Inspections are mainly carried out to determine the integrity condition of our assets and their associated equipment. There are various inspection types that use different criteria to create the pertinent inspection scope.
Risk-based inspections (RBI) are believed to be one of the most efficient types of inspections, based on numerous evaluations of site visits and asset integrity audits. However, an apparent RBI scope might be only partially risk-based. To render it fully risk-based, one has to use more input data types during the probability calculations. A fully RBI scope offers a greater corrosion failure pre-emption capability than does a partial RBI.
Why Do We Inspect?
A multitude of reasons exist for carrying out inspections of our industrial assets and the equipment therein. One of the main reasons is that in some countries it is a legal requirement. For example, the “Health and Safety at Work Act”1 was passed by the United Kingdom (U.K.) Parliament in 1974 and requires that all U.K. companies and employers should provide and maintain a safe and healthy working environment for their employees. Carrying out inspections is one of the main ways to determine equipment integrity condition and, hence, how safe they are to work with or operate.
Inspections are also carried out to achieve the following:
• To determine or estimate the deterioration rate and then the remaining life of the equipment
• To identify equipment faults, defects, and missing parts
• To identify the acting deterioration mechanism(s)
• To identify anomalies (inspected items, where the inspected parameter, such as thickness and length, is outside an accepted defined limit)
• To determine equipment functioning and efficiency
• To detect leaks
Different Inspection Types
Following, four general different inspection types are explained. The distinguishing factor among these four types is the criterion used to determine and create the inspection scope.
In this type of inspection, certain points or locations are selected, often shortly after the asset’s commissioning phase and are then inspected at fixed time intervals throughout the operation phase. Ideally, as the asset ages and corrosion-related issues and leaks increase, both the scope (i.e., the selected locations) and the time interval should be reviewed and revised accordingly to enable the inspection team to identify those locations that might become a corrosion leak in the foreseeable future.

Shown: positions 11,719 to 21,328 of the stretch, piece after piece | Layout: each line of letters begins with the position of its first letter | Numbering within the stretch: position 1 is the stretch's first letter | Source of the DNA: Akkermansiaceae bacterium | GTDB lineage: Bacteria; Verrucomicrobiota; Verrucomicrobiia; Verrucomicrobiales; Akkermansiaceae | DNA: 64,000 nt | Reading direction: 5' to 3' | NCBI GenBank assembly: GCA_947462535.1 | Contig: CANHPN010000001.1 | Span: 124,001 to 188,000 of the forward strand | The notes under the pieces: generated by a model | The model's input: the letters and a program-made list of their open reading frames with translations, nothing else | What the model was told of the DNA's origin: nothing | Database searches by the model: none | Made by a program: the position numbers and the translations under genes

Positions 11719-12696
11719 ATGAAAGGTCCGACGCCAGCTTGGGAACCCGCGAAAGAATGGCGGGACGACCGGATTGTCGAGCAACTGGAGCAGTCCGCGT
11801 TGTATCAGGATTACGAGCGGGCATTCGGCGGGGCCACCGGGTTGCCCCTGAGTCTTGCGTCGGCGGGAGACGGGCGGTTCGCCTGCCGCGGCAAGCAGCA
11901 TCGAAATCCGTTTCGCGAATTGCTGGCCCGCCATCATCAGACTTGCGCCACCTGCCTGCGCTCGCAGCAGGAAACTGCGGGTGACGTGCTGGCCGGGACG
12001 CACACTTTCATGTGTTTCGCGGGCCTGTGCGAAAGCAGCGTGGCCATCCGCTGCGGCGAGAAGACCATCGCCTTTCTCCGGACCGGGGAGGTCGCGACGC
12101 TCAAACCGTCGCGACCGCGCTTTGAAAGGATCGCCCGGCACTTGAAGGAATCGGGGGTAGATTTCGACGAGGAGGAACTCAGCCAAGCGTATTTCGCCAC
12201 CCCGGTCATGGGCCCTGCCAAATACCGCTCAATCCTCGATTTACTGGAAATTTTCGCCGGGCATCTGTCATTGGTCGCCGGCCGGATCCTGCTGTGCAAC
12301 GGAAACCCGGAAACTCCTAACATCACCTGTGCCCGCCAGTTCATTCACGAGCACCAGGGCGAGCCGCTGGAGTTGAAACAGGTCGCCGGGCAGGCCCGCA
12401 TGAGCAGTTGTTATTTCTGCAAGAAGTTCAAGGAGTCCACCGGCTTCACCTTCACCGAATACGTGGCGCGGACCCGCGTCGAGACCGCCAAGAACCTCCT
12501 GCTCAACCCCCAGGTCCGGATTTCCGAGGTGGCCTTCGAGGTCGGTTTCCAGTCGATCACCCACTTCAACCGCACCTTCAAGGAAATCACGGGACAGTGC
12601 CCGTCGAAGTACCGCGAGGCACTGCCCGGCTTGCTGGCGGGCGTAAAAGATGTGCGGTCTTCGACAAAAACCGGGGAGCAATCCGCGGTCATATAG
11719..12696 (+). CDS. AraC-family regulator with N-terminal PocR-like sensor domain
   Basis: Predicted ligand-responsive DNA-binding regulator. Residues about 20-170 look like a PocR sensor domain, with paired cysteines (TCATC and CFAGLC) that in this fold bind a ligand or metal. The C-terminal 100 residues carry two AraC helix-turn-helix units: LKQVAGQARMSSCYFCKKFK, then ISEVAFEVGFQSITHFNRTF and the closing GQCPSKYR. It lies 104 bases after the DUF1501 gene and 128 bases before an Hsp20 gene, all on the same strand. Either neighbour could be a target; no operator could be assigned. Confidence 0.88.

In this category, the criterion used for determining both the inspection location and the inspection interval is the condition of the equipment or in other words, the associated deterioration rate, hence, the estimated remaining life of the pertinent equipment. Such criterion is also referred to as rule-based inspection, where the inspection interval is a fraction of, often equal to or less than the half of, the remaining life of the associated equipment.
In this inspection category, the consequence of failure is the main criterion for determining the inspection scope. According to this inspection category, the higher service classes (i.e., the more flammable and poisonous fluids) require more extensive inspections at shorter time intervals.
In this category, the concept of risk (i.e., the product of probability and consequence, where both are associated with the phenomenon of failure due to corrosion) is the main criterion for determining the inspection scope. To determine an inspection scope that is risk-based, probability of equipment failure is dependent on: incumbent corrosion rates and number of past corrosion failures and repairs; the consequence of their failure, that is dependent on incumbent process conditions and the liquid’s flammability and toxicity. If adequate input data are used to create a fully RBI scope, this type of inspection enhances the corrosion failure pre-emption capability of the associated inspection program significantly and improves asset uptime and operability considerably.
Based on numerous site visits and integrity audits, RBI has been found to be the most efficient inspection type among the aforementioned categories; in particular, in pre-empting corrosion failures.
Table 1 provides a list of the four API standards that provide guidelines for the inspection of various equipment types. This table categorizes the listed standards based on the criteria used therein to create the inspection scope. As illustrated by Table 1, such standards mostly use a combination of several criteria to create or determine the inspection scope.
While API standards mostly focus on the hydrocarbon industry, similar standards exist that provide similar risk guidance for the non-hydrocarbon industries. For example, the relevant American Water Works Association standard sets requirements for all hazards, risk, and resilience analysis and management for the water sector and prescribes methods that can be used for addressing such risks.6
The Relationship Between Corrosion Management and RBI